Fientje Moerman

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Fientje Moerman
Fientje Moerman
Fientje Moerman
Born Joséphine Rebecca Marie Julienne Bertha Moerman
(1958-10-19) 19 October 1958 (age 55)
Ghent, Belgium
Nationality  Belgium
Occupation politician, lawyer

Joséphine Rebecca Marie Julienne Bertha "Fientje" Moerman (b. Ghent, 19 October 1958) is a Belgian liberal politician.

Education[edit]

In 1981 Fientje Moerman obtained a Master degree in law. She studied law at the University of Ghent (Belgium) and at Harvard University (United States).

Professional career[edit]

She started her career as a lawyer in New York and Brussels (1982–1984). Afterwards she became editor economy and finances for the journal De Standaard (1984–1985). Halfway the eighties of the twentieth century she was the spokeswoman of the European liberals in the European parliament and then consultant of the French former-president Valéry Giscard d'Estaing (1985–1991). Afterwards she was senior consultant in the European liberal fraction, was specialized in institutional reforms and relations with Israel and the Gulf States (1991–1995). During 1994-1995 she was member of the Tindemans group. Between 1988 and 1995 she also was municipal councillor and from 1995 up to 1999 alderman of Ghent for education. In 1999, she was elected to the Chamber of Representatives. In 2003, she joined the government Verhofstadt II as Minister of Economy, Energy, Foreign Trade and Science Policy, but in July 2004 she left the Federal Government to become the Flemish Minister of Economy, Enterprises, Innovation, Science and Foreign Trade. She was also Deputy Minister-President of the Flemish Government.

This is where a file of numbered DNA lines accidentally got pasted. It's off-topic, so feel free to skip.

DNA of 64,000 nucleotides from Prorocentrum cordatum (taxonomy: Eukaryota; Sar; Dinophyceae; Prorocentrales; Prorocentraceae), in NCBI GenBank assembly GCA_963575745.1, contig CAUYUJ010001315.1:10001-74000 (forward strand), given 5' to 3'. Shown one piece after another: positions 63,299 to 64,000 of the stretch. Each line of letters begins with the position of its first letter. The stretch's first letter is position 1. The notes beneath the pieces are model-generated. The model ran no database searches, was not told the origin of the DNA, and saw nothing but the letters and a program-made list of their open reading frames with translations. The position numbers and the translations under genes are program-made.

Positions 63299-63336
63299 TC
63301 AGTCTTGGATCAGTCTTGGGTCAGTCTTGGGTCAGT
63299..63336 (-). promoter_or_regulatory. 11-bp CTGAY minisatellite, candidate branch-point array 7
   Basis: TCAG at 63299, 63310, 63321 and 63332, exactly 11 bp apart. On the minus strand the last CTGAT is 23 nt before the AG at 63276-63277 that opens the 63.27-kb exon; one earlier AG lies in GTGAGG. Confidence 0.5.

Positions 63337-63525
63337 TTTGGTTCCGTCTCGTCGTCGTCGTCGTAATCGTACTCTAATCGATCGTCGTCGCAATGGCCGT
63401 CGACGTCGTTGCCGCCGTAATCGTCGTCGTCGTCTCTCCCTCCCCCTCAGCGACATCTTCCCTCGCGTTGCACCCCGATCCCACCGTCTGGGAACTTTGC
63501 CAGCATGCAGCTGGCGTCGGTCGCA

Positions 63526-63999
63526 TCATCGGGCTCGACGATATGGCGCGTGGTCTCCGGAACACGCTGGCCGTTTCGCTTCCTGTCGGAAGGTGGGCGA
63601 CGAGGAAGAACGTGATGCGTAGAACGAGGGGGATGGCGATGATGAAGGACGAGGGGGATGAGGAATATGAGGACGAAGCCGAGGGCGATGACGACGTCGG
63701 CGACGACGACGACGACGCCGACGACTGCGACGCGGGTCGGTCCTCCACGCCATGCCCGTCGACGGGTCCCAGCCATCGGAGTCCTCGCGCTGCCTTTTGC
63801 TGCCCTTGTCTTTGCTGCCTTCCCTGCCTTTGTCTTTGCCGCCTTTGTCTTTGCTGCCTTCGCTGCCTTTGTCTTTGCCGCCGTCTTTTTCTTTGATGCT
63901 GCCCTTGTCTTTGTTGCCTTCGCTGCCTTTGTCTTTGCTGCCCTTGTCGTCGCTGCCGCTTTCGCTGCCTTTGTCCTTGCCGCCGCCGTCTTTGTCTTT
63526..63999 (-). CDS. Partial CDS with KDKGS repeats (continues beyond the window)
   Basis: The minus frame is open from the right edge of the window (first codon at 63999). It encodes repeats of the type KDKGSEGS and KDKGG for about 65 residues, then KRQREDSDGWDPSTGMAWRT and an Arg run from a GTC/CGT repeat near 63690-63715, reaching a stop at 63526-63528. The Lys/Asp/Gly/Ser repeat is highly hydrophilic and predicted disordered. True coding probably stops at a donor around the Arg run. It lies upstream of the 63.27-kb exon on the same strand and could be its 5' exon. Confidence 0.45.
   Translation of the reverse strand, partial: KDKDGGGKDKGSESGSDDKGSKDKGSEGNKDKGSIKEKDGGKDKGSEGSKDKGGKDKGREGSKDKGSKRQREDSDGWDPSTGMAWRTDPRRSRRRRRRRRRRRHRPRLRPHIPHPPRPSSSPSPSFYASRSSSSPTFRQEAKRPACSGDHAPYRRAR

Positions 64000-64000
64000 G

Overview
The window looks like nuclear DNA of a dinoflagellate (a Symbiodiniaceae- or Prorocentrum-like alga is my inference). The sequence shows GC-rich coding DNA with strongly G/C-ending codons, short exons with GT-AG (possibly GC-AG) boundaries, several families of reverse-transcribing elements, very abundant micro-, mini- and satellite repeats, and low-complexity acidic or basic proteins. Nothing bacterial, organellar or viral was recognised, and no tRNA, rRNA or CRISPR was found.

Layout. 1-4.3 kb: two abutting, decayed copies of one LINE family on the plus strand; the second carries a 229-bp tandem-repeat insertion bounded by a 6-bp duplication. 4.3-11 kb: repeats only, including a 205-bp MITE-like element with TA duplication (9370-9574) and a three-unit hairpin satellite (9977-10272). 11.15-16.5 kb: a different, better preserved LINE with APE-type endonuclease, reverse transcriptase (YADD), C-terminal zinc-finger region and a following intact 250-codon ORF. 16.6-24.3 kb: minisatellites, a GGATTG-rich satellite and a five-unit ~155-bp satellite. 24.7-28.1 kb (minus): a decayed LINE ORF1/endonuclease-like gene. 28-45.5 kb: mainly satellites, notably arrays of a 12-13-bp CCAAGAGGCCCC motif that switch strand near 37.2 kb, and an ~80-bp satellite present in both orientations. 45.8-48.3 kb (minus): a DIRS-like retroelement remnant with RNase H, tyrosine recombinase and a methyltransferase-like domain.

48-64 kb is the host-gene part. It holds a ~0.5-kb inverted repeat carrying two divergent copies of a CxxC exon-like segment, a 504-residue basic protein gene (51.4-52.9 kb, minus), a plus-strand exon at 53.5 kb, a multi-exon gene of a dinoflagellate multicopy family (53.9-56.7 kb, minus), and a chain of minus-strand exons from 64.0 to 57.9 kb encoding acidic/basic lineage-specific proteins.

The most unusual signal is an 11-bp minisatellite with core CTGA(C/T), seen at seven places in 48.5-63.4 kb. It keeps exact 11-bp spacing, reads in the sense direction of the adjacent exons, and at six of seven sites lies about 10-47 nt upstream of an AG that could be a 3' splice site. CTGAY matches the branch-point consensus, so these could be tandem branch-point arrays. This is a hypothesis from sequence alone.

Hiring scandal and resignation[edit]

In August 2007, Moerman became embroiled in a scandal around the hiring of experts for her cabinet. Her former chief of staff Aernoudt accused her of tampering with the rules for public procurement. After a negative report around the case by the Flemish ombudsman, on 10 October 2007 Fientje Moerman resigned due to the fallout of the hiring scandal; she was replaced as vice-minister-president by Dirk Van Mechelen and as minister by Patricia Ceysens.

Political offices
Preceded by
Charles Picqué
Federal Minister of Economic Affairs
2003–2004
Succeeded by
Marc Verwilghen
Preceded by
Annemie Neyts
Federal Minister of Foreign Trade
2003–2004
Succeeded by
Marc Verwilghen
Preceded by
Patricia Ceysens
Flemish Minister of Economy
2004-2007
Succeeded by
Patricia Ceysens
Preceded by
Patricia Ceysens
Flemish Minister of Foreign Trade
2004-2007
Succeeded by
Patricia Ceysens
Preceded by
Charles Picqué
Federal Minister of Science Policy
2003–2004
Succeeded by
Marc Verwilghen

Source[edit]